[Editors Note: This story was revised on Jan. 12, 2018 to correct the details regarding how a member of the JLDC board of directors can be appointed, both under the original bylaws and under the new bylaws. WRFA had incorrectly stated the rules regarding bylaws in the original version of this story. We apologize for the inaccuracy.]
JAMESTOWN – The head of the Chautauqua County Chamber of Commerce and Manufacturers Association of the Southern Tier (MAST) is offering his thoughts on the recent inaugural meeting of the Jamestown City Council.
The meeting on Monday night saw the election of a new council president in Marie Carrubba, (D-Ward 4) along with the appointment and reappointment of more than two dozen city residents to various city agencies, boards, and commissions.
Chamber president Todd Tranum told WRFA on Tuesday that it was truly an historic moment with the swearing in of the new council, which for the first time in the city’s 132 year history, is comprised of a female majority.
“This is certainly a major achievement and something we should celebrate. Hopefully this will be an inspiration for more women to enter leadership roles in our community. Certainly want to congratulate Marie Carrubba in being voted on as president of the city council,” Tranum said.
While offering his comments on the new city council, Tranum also acknowledged the actions of newly elected councilman Andrew Liuzzo (R-At Large), who voted against not only suspending the rules of order for voting on 27 different mayoral appointments, but also voted against the appointments themselves. Rather than voting for each appointment on its own as the city charter requires, a motion was made Monday night to block all the appointments into a single vote and it was approved 8 to 1, with Liuzzo casting the lone “no” vote.
Liuzzo also felt the election of the city council president should have been done by secret ballot rather than a public roll call vote. He told WRFA on Tuesday that he felt a ballot vote would encourage more honesty by each individual council member. No other council member supported his motion for a ballot vote and he was the only council member to not vote for Carrubba as council president.
“I want to acknowledge councilman Liuzzo’s efforts to challenge the status quo. We need more of that in the community,” Tranum said. “We are certainly glad he is in a position to be able to ask some of the important questions.”
Tranum wouldn’t comment on any specific appointments that were made Monday night, but did say that, generally speaking, some were not in line with the needs of the Chamber and MAST.
“This is certainly a continued effort to alienate the business community and our organization. We are used to it. The business community is used to it. I’m used to it,” Tranum said. “This has been going on for a long time. We and many others have tried to work collaboratively and proactively with this mayor for the past 17 years. He clearly does not value what we have to say and he thinks he has better ideas.”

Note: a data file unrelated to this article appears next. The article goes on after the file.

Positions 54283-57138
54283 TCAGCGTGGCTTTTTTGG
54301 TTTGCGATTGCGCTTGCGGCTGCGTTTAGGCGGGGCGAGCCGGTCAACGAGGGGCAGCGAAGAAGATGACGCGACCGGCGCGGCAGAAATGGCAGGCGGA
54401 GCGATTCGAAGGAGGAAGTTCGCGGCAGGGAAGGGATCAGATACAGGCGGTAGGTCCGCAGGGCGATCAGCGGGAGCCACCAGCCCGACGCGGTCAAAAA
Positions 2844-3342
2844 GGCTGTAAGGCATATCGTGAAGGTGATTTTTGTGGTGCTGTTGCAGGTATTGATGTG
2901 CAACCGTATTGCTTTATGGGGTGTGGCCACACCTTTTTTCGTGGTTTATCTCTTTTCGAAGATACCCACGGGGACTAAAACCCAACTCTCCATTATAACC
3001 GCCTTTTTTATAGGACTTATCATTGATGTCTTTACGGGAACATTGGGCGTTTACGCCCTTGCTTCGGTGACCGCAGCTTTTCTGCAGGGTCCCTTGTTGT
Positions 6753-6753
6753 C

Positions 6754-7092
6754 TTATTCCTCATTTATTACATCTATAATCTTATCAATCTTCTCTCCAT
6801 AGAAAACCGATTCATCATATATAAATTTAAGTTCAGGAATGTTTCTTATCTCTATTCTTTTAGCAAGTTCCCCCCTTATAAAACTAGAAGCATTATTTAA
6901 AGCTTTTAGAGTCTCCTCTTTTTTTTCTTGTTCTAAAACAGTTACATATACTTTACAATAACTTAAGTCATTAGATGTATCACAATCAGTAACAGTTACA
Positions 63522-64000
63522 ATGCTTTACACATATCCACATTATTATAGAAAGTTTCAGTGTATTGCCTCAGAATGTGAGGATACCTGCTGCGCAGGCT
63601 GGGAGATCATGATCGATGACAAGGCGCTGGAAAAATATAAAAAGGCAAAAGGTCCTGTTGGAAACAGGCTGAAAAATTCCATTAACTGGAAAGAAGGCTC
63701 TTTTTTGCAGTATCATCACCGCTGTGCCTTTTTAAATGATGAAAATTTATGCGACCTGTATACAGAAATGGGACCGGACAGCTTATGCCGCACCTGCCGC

Tranum has been critical of Jamestown mayor Sam Teresi for not appointing individuals who are recommended by the Chamber and MAST to agencies like the BPU and JLDC.
Under the current JLDC bylaws, the board must include the presidents of MAST, the Jamestown Chamber of Commerce, and the Jamestown Renaissance Corporation. When those individuals are unable or unwilling to serve, the mayor then has the power to “appoint an official from said organization, who resides in the City of Jamestown to serve on the [JLDC] Board of Directors.”
However, those bylaws were only recently changed midway through 2017. The original bylaws, enacted at the formation of the JLDC in 1981, stated that the president of each of the three organizations shall be the one who makes the appointment when he/she is unable to serve.
Prior to the updated bylaws being finalized, Tranum said he notified the JLDC that he wanted to appoint former BPU Chair and city resident John Zabrodsky the JLDC board of directors as a representative of MAST. The vacancy for the MAST representative opened up after the previous MAST representative, Justin Hanft, left the board in mid 2017 due to moving out of the city. Transum said that instead of honoring his appointment as laid out in the original bylaws, the JLDC opted to leave the seat vacant until after the new bylaws were in place, giving the power of appointment to the mayor, who then appointed Jamestown Community College Development Director and city resident Tim Smeal to fill the vacancy. That appointment was approved by the city council during Monday’s meeting.
According to the Post-Journal, the JLDC bylaws were recently revised to address filling a vacancy on the board, because the former bylaws didn’t address it. As a result in the changes, the bylaws state the mayor can appoint city resident to serve as the MAST representative when a vacancy occurs, so long as that resident is affiliated in some way with the agency. Because JCC is a member organization of MAST and Smeal is an employee of JCC, he qualifies as a representative for MAST.